“Amber Sparks has always had an interest for horror,” University of Maine professor Gregory Howard said when introducing the prolific writer to the New Series Writing reading on Thursday, Sept. 22, “…but Amber Sparks doesn’t write horror. Or does she?”
Sparks writes somewhere in between the realms of several genres, dabbling in the strange, eerie, and mythical. During the event, she read three pieces from her newest collection of short stories, enthralling her audience with the tales of space janitors, time travelers and criminals. Sparks has currently written two books; “May We Shed These Human Bodies” and her newer work, “The Unfinished World and Other Stories”. She also co-wrote “The Desert Places” and her works have made appearances on National Public Radio and in anthologies.
Although originally from the Midwestern United States, Sparks currently lives in Washington D.C. with her family. Despite being far away from home, Sparks assured her audience that it was exciting to be in the state of Maine.
When the first people began arriving at the event, the man running stage crew reminded guests to set their cameras to manual, stating that the atmosphere the dark gray walls with the lighting on the author created was perfect for putting all the attention on the reader. “People aren’t supposed to know I’m here,” he mentioned further. Professors, students, and others all gathered, sitting down in chairs ready to hear Sparks read. Once Sparks arrived at the podium, everything was quiet. The lighting was perfect. When she read, everyone’s eyes were on her.
During the question-and-answer portion of the reading, Amber Sparks fielded questions about her editing process, character creation, and life experiences. Sparks had been an actor before pursuing a career in fiction, telling a humorous story about learning how to read in front of an audience as an author and not as an actor. “I still think readings shouldn’t be boring and I still try to be expressive when reading my stories. I try to avoid poets’ voice,” Sparks said, “however, I am really good at reading to children now.”
Another fascinating thing about Sparks is how her love of horror and mystery followed her in her writing. For her short story “Janitor in Space” Sparks answered a question on inspiration for characters by discussing how her opening piece for her collection had once been a story about the accomplice surrounding the Charlie Starkweather killings, but later revised the story to its completely fictional life, about a person doing something so terrible, the character felt the need to attone for the rest of her life.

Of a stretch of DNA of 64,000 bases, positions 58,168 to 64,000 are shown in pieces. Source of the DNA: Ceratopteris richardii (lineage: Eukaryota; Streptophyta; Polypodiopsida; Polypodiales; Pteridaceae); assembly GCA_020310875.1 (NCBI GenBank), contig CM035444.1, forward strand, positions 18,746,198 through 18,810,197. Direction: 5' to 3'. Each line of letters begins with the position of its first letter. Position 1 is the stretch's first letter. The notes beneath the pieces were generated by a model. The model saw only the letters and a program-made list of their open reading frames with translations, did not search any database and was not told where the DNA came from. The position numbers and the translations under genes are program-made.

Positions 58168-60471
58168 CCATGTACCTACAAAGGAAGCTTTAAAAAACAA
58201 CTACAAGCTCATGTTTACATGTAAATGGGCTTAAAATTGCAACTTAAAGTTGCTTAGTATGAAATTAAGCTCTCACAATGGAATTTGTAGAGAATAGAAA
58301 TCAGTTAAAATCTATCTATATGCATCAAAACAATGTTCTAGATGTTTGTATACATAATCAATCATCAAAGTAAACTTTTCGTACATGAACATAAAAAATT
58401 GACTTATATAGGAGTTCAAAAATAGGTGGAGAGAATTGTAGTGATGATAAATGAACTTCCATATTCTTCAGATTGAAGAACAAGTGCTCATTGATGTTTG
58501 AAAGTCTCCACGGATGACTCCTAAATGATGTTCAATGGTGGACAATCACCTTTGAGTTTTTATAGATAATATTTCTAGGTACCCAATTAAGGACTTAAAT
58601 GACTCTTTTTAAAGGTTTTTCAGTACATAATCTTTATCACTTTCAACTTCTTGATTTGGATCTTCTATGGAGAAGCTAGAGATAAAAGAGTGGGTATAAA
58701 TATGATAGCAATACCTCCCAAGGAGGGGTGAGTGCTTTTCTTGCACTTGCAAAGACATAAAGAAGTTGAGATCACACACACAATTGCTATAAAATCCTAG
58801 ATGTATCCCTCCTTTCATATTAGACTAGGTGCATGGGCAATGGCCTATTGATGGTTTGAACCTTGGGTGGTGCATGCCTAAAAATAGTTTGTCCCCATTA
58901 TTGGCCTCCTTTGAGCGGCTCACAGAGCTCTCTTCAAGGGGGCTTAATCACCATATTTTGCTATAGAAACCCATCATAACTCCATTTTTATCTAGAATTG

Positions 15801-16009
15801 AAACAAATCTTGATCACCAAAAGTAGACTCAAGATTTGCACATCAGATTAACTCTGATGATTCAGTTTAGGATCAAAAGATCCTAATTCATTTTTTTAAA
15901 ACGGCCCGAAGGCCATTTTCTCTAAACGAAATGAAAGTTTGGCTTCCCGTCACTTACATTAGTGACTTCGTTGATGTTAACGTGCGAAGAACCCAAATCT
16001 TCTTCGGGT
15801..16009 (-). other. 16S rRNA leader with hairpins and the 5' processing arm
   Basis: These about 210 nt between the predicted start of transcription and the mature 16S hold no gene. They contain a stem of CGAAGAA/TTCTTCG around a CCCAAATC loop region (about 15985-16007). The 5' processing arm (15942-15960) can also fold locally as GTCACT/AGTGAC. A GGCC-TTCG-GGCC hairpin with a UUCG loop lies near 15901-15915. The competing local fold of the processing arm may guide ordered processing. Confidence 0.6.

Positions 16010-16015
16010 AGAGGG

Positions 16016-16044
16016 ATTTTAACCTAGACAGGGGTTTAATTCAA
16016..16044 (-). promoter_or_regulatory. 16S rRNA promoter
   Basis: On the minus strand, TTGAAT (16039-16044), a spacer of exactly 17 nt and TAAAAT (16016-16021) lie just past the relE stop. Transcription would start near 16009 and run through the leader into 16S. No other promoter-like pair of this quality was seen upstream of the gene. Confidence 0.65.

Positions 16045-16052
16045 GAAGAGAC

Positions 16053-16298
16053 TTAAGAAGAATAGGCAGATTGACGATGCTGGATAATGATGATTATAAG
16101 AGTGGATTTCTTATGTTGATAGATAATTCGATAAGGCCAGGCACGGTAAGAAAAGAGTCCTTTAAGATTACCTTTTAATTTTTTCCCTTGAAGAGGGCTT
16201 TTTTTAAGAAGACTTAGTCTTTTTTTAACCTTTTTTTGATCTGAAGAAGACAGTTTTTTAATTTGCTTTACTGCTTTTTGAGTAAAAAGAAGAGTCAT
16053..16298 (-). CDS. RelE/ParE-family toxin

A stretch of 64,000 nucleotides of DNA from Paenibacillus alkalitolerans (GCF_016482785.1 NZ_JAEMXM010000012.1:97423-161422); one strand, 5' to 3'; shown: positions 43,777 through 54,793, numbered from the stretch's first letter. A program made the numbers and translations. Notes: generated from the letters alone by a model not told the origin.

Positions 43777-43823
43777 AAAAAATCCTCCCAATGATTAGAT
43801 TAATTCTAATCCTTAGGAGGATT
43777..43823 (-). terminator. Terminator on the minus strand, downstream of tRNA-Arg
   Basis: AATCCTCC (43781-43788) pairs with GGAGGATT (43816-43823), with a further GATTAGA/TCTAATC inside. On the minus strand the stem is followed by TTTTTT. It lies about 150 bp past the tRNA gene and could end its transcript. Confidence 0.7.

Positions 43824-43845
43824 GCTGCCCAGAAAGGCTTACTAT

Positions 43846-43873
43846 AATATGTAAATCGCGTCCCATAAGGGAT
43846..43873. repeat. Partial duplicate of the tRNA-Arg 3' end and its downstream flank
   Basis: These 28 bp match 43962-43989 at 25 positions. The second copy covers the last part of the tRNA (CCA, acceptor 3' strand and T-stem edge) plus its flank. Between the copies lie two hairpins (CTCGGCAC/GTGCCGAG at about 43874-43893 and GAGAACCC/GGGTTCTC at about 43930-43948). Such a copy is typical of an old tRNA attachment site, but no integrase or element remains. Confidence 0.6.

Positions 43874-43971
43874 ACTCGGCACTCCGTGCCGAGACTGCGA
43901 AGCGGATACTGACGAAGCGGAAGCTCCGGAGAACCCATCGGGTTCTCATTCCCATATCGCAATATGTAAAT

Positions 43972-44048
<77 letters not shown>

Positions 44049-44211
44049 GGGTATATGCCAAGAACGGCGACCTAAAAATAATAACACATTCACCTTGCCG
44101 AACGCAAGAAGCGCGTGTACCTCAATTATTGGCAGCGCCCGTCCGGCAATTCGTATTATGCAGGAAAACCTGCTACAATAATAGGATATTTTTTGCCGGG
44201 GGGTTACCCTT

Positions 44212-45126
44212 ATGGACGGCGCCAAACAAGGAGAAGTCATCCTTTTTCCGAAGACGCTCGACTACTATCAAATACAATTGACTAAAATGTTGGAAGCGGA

Sparks also went into depth about how she worked as a storyteller, discussing her own writing process. “There are some writers that like to write and there are writers that like to edit. I’m one of the writers that loves to edit. Most of what I consider my style is in the editing,” Sparks explained. Other things Sparks mentioned about her writing included her drive to give female characters voices, especially considering how many of the extremely old fairy tales and related tales were brutal, scary, and told by women themselves.
Attendees of the New Writing Series continued to talk with Amber Sparks even after the event. Many students talked with her about how they appreciated the way her writing embraced the obscure, kept information from the reader and grappled with the of time as a character in her stories. “I’m so happy that “Thirteen Ways of Destroying a Painting” was read,” one student mentioned during the reading. “It’s one of my favorites.”
The New Writing Series at the University of Maine takes place every Thursday in Stewart Commons, at the University of Maine at 4:30 p.m. and is free to the public. The New Writing Series officially began in the fall of 1999, and is currently co-sponsored by the English Department in the University of Maine and the National Poetry Foundation. The New Writing Series’ purpose is to appreciate the new spectrum of contemporary writing pieces while emphasizing their unique writing styles that may still be largely unknown. Previous attendees have been those such as Michael Clune, and future writers include Trevor Joyce and Rion Amilcar Scott.